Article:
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User's Guide to Sunday, Sept. 4
BY Tom and April Hoopes
Sunday, Sept. 4, 2011, is the 23rd Sunday in Ordinary Time.
Sept. 8 is the Church’s celebration of the birth of Mary. Our favorite treatment of it is in a poem that Erasmo Leiva-Merikakis introduced us to in college. Here is Birth of Mary by German poet Rainer Maria Rilke:
“Oh, what it must have cost the angels then not to suddenly break out singing, as though into tears, because they knew: Tonight the mother is about to be born to the boy, the One now soon to appear.
“Soaring, they held their peace and showed the direction in which, alone, lay the farm of Joachim. Oh, they felt in themselves the awe of pure creation, but none of them dared go down to be with him.”
“A neighbor came full of advice that did not help. And the old man prudently went and restrained the mooings of a dark cow. For there had never been a night like this.”
Ezekiel 33:7-9; Psalm 95:1-2, 6-9; Romans 13:8-10; Matthew 18:15-20
Today’s Gospel lesson: admonishing the sinner.
It is often the last thing we want to do, possibly because we know people who do it badly, we do not want to look holier-than-thou, or simply because we are afraid of confrontation.
But to “admonish the sinner” is a serious duty for Catholics. The first reading shows just how serious our obligation is. In it, the Lord tells the “watchman”: “If I tell the wicked, ‘O wicked one, you shall surely die,’ and you do not speak out to dissuade the wicked from his way, the wicked shall die for his guilt, but I will hold you responsible for his death.”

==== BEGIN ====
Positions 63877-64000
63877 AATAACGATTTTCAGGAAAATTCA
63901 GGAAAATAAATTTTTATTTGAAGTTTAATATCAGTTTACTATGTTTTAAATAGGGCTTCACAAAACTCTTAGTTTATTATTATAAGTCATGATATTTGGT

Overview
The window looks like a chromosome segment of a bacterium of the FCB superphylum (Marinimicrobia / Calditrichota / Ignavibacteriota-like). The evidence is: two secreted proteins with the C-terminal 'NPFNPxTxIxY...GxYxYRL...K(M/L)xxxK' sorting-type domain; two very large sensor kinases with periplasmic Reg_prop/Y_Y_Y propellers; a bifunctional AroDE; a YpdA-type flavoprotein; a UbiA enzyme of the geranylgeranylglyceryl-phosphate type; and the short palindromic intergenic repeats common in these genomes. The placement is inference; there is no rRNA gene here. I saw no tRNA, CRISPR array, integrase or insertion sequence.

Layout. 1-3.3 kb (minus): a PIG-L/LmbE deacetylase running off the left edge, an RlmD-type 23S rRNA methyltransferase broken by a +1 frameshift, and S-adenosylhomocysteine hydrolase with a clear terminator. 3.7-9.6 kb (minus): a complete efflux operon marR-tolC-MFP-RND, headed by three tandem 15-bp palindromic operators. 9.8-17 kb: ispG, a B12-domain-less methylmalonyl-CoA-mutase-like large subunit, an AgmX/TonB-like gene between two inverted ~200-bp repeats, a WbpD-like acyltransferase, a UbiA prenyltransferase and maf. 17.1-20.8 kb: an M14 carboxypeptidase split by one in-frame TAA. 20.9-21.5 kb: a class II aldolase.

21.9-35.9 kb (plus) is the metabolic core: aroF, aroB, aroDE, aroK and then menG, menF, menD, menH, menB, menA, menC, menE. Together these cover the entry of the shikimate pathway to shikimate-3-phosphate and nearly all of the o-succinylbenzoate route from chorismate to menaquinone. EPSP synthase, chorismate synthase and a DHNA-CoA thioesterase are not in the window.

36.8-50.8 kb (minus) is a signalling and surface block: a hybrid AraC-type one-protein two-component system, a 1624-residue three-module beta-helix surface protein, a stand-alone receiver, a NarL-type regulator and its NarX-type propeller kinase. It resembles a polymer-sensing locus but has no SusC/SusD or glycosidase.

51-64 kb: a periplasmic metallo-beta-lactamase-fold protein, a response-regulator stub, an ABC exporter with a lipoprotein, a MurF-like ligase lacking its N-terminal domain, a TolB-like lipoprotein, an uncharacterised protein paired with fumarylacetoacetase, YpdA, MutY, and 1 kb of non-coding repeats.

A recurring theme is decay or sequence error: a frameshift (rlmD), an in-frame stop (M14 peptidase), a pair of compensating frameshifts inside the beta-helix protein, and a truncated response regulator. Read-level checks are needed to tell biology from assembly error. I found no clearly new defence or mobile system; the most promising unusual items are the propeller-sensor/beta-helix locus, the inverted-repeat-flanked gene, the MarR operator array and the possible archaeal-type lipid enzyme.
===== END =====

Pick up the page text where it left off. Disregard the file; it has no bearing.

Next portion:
Not every sin we are aware of is serious enough to warrant those strong words. But some are. The Baltimore Catechism spelled that out this way:
Question: “When are we bound to admonish the sinner?”
Answer: “We are bound to admonish the sinner when the following conditions are fulfilled: when his fault is a mortal sin; when we have authority or influence over him; and when there is reason to believe that our warning will not make him worse instead of better.”
If this sounds daunting, Jesus himself makes this an important obligation — and spells out just how it is to be done in religious matters:
First, approach the person on your own to offer the correction in a charitable way. We must love the sinner and hate the sin, after all.
Second, if a serious sinner for whom you have responsibility won’t listen, you need to find another witness to bolster your case. There is strength in numbers, and that makes it easier.
Only after exhausting those two possibilities do you take the step of turning the matter over to Church authorities.
But how to reprove sinners is only half the battle for a Catholic.
The Catechism lists the seven works of mercy: instructing, advising, consoling, comforting, forgiving and bearing wrongs patiently. That means you should give the sinner practical advice (i.e. Church teaching and resources), forgive the sinner, and — what seems to be contradictory but is in fact complementary — be patient with the sinner who keeps sinning.
And, last, we need to be willing to accept correction ourselves, even when the correction comes in a distasteful way.
We are not anointed by today’s Gospel as a holy police force. We are anointed “watchmen” who are looking out for others, and we should appreciate when they look out for us, too.
Tom and April Hoopes write from Atchison, Kansas, where Tom is writer in residence at Benedictine College.